I recently read a thought provoking blog entry “Is Violence Affecting Chicago’s Higher Education Community?” on the Chicago Now blog which made me think about the cost of violence to the education experience. As parents we entrust our children to schools where we believe they will be safe and experience the richness that college provides. Violence as a background reality alters that experience for everyone.
At the bottom of the blog entry Shimerprez asks:
“And what is higher education (reified here, I know) doing about it?”
“There are weeks and months focused on anti-violence work on campuses, such as the Enough is Enough Campaign (for information, see NASPA’s site). There are performances of Eve Ensler’s work that work against violence against women. There are presidential signatures on petitions or letters. And, a presidential Gun Violence Center at Emerson College. There are steps.”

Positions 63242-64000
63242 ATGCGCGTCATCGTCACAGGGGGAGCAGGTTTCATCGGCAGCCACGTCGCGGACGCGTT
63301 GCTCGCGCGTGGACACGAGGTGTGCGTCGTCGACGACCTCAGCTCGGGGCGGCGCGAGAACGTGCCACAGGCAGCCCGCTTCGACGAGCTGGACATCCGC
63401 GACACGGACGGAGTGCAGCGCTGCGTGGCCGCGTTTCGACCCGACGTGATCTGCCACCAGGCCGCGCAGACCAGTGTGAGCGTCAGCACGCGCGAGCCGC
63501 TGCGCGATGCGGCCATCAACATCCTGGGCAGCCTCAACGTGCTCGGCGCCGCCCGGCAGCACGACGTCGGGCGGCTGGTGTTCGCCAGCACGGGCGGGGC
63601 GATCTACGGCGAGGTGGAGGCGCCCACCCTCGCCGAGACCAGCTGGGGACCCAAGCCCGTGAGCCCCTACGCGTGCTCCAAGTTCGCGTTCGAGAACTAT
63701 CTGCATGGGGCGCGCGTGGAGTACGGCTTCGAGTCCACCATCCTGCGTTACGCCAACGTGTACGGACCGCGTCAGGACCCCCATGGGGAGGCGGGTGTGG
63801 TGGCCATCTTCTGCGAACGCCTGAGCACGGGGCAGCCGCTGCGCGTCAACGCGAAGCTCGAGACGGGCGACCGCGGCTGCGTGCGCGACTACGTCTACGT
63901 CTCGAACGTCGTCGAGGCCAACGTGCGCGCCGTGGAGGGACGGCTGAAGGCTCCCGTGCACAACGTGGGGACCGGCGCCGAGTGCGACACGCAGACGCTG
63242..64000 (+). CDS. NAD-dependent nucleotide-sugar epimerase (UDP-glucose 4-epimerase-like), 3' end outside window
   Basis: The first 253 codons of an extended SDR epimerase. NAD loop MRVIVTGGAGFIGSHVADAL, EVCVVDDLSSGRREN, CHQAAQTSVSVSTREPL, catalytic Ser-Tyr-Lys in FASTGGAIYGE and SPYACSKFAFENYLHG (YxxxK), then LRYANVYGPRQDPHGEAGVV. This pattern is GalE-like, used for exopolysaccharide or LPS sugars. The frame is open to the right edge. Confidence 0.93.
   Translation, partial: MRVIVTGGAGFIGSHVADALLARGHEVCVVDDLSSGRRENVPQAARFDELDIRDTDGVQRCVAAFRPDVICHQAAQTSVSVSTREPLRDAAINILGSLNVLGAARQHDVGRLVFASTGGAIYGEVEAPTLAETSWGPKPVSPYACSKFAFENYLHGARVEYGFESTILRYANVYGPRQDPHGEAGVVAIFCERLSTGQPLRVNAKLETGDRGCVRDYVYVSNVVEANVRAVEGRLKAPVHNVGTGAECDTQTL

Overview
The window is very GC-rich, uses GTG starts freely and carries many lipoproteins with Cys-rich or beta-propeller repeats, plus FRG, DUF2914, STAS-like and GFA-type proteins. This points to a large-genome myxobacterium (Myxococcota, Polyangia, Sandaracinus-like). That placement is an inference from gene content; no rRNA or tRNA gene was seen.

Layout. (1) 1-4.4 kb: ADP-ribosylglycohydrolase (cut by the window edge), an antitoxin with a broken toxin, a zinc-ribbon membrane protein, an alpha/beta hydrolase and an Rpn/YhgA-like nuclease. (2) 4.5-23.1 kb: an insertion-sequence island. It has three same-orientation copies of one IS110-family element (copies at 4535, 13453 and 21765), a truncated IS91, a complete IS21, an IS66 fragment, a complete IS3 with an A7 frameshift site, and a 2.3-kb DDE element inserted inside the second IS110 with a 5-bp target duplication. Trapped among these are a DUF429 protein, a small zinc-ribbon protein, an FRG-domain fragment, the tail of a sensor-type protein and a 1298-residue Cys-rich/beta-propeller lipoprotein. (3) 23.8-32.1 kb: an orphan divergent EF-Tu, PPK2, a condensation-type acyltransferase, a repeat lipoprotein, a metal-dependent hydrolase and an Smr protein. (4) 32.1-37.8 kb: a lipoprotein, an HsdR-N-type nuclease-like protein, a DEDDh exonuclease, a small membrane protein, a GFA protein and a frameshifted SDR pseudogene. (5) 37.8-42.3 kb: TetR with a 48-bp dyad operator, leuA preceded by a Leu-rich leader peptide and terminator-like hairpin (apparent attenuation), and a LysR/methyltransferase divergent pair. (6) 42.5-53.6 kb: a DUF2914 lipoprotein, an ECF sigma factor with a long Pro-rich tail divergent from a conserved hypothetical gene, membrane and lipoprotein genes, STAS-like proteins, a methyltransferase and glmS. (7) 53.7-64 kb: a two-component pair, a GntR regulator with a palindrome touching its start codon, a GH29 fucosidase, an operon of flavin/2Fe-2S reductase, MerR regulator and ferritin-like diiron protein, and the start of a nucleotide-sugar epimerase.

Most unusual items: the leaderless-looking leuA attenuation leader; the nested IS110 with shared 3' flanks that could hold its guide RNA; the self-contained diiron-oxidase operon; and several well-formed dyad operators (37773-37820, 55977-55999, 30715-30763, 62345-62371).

“But there must be more. (emphasis mine) For, violence makes education more difficult to attain. It taints our society. And education is, after all, intended to be for the common good.”
There must be more. There is.
Technology has advanced to a point where no student should ever be frightened and “alone”. From the persistent and nagging threat of bullying to acquaintance assaults, technology can improve communication between a network of individuals who can help.
Tools that enhance individual safety and leverage smart phones and other technologies are available. Rave Guardian and Rave EyeWitness are two examples. But tools such as these are part of the answer. Our colleges and universities need to expand their thinking about how to protect their students beyond traditional methods.
We need to transform the acceptable norm to be where the “date rape” is looked at as a vile crime and bullying is seen as the cowardly act it is. It’s about using everything at our disposal, from technology to the bully pulpit and position of authority into which school administrators have been placed, to modify behaviors in such a way that they carry over not only from the higher education experience but into the students contribution to society.
There is no quick or easy answer to violence in our communities. However, the first step we owe students is to continually educate ourselves and our communities about new and emerging anti-violence tools and methods.